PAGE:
Related Posts

Growth Patterns of Monopodial and Sympodial Orchids 

Knowing this will help you better water and pot your orchids.



For optimum health, repot your orchid every 1-2 years. Come learn how.




  1. Rosin says:

    I live in IRELAND, and love growing my orchids; they give great joy.They are the first thing I look at every morning,
    The room I have then in is full glass floor to roof with dark roof. It gets very warm during the day light hours and the temp. drops as the sun goes down.
    I would love any help or tips! Roisin

  2. Jasmin Chiodo says:

    I’ve had 4 Oncidiums for 2 years now. Sharry Baby just finished blooming, but this time it only gave me 1 spike. Last year it had two very long spikes and lots of flowers. The flower spikes were 18 inches long. Now its only 7 inches and has only 6 flowers. I’m still waiting for my Wildcat yellow to bloom still in spikes. Can’t wait.

    1. Anna says:

      I love Sharry Baby! My recommendation for getting more flowers is to increase the amount of light Sharry Baby receives. Oncidiums are considered a medium light orchid, so you don’t want the Oncidiums to get too much light. Bright, indirect lighting is best.
      Good luck on your Wildcat! Reblooming orchids is so rewarding. Let me know if you have any more questions.

  3. ROSITA says:

    I love orchids and I am so glad that I stumbled across your post on Instagram. Reading your tips has inspired me to go home and take better care of my orchids.

    Thank you I am going to try your tips and see what happens!
    Orchid Lover

    1. Anna says:

      Thank you Rosita!
      Let me know if you ever have any questions about caring for your orchids!

  4. Dennis louie says:

    My oncidium is doing a very funny thing this year. The stem did not grow out straight. Instead it is blooming while growing it resulting in a curved and bent stem. It has been doing this for over a month and keeps having new blooms but thr stem is curled into itself.. What did I do wrong and how do I avoid this next blooming season. Help!

    1. Anna says:

      I’ve experienced the same thing with a Brassia orchid. If the flower stalk is weak, your orchid may need more light. If the stalk is strong, it just grew that way naturally. If it is any comfort, when my Brassia grew other flower stalks, they were all normal. You could try staking the stalk and see if that helps.
      I hope this helps!

  5. Joan says:

    Once a spike is done how do you trim it or do you let it die back on its own? I still have two stems blooming but two others are done.

    1. Anna says:

      Great question!

      Click the link below to watch a video on where to cut the flower spike after the flowers are spent:


  6. Joan says:

    Once a spike is done how do you trim it or do you let it die back on its own? I still have two stems blooming but two others are done. Also some of the leaves are a bit dry and accordianed looking. Others are fine. Not enough water has been my guess but the bulbs look ok.

    1. Anna says:

      For Oncidium orchids, you can cut the flower stalk off at the base. One reason your leaves may have accordion-ated is lack of humidity. It is permanent, but add more humidity may prevent future leaves from curling.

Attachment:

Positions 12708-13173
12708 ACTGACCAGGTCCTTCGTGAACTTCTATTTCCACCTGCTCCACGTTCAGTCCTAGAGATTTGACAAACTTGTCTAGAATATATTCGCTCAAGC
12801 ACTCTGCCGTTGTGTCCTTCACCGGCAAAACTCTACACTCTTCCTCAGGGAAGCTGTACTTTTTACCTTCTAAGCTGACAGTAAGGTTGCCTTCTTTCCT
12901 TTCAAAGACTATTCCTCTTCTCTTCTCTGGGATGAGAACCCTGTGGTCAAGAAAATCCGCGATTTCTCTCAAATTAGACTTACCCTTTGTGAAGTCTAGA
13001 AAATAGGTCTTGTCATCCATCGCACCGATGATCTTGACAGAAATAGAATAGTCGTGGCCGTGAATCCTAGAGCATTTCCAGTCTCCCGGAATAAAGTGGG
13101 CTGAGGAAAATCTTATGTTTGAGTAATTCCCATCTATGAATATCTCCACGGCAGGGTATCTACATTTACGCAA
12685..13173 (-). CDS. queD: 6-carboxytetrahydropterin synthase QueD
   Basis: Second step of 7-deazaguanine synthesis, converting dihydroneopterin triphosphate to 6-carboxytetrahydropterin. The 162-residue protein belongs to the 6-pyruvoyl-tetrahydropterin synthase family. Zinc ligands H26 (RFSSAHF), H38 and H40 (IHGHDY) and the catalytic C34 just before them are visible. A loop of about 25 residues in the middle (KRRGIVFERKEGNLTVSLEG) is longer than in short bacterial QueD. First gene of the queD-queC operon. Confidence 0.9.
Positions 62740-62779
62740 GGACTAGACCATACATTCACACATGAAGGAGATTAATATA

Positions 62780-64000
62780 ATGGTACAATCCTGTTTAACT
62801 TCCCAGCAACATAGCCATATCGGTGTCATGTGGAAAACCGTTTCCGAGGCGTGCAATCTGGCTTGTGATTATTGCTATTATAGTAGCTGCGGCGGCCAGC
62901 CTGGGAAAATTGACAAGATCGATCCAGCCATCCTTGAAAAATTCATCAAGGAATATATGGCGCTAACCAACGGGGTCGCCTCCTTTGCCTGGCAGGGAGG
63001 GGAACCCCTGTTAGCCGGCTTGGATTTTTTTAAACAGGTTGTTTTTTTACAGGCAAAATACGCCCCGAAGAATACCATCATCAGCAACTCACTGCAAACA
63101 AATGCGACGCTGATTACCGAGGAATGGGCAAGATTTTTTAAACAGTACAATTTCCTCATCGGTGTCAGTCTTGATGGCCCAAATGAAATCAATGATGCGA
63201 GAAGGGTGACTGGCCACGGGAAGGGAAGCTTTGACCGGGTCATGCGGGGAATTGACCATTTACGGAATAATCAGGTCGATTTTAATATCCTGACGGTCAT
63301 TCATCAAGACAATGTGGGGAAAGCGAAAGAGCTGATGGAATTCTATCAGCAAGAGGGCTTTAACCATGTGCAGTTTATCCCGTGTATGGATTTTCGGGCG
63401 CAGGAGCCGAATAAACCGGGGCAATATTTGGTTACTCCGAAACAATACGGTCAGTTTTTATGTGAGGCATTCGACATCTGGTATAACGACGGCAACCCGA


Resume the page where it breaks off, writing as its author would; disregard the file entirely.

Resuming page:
7. Eileen Pryor says:

    I just purchased my first oncidium, I’m so excited.
    I have phal’s in my apartment everywhere so I decided I’m going to try the oncidium.
    I only have a north facing window I’m hoping that’s enough light. We also get very cold in Montana so I’m concerned itll get too cold in windowsill.
    I think it’s time to get a grow light.
    Orchids are addicting and your site is very helpful thank you.

    1. Anna says:

      Congratulations on branching out and growing an oncidium. Yes, grow lights can do a lot to expand orchid growing! To learn more about providing light for your orchid, click hereGive Your Orchids the Right Light.
      Also, here is a link with information about growing ONCIDIUMS.
      I wish you all the best,

  8. Carie says:

    I purchased a baby oncidium recently. How mature does the plant need to be before it blooms? Living in south Florida.
    Thank you,

    1. Anna says:

      It can take a couple of years. I would ask the seller how long until the oncidium reaches blooming size as they should know more about the age your particular orchid.

  9. Valerie Shambo says:

    I just got my first Oncidium plant “Sharry Baby” ,and in the 4 weeks I have had her I have seen her spike reach 25″ high. I am anxiously awaiting her fragrant blossoms but the spike is quite thin, and I can’t see anything that looks like a bud.
    Am I just being too impatient,or is this cause for concern.

    1. Anna says:

      Everything sounds normal. The stalks on Oncidiums are much thinner than Phalaenopsis flower stalks that you are used to. Soon the buds will appear.

  10. Donna says:

    Dear Anna,
    In the winter I purchased 2 Oncidium’s from a knowledgeable Asian supplier. Both plants had spikes with flowers. The larger plant had 2 flowering stalks 22 inches high. After bringing it home and moving it around for best air flow and sun it gave me another stalk but only 11 inches. At the end of May I took them back to NJ All the plants survived the drive very well. The flowers have fallen off but the stalks have not withered or dried up, still strong and green, Should I still cut them? This larger plant is just crammed also, lots of bulbs, leaves. I am afraid to repot it – it is not easy to even see what it is planted in – there are numerous ‘dried roots’ coming out all around. I call them dead roots, dry stick-like and very thin. Should I repot? Reading your weekly letters I saw I was underwatering and the bulbs are now getting fatter and lost most of their wrinkles. Thanks for your help.

    1. Anna says:

      As oncidiums do not bloom again on the same stalk, it is a good idea to cut the flower stalk. I recommend potting in the spring when new roots are growing.

Leave a Reply

Your email address will not be published.

This site uses Akismet to reduce spam. Learn how your comment data is processed.

Are your orchid leaves limp and wrinkly?

Get your FREE cheat sheet on how to prevent limp orchid leaves.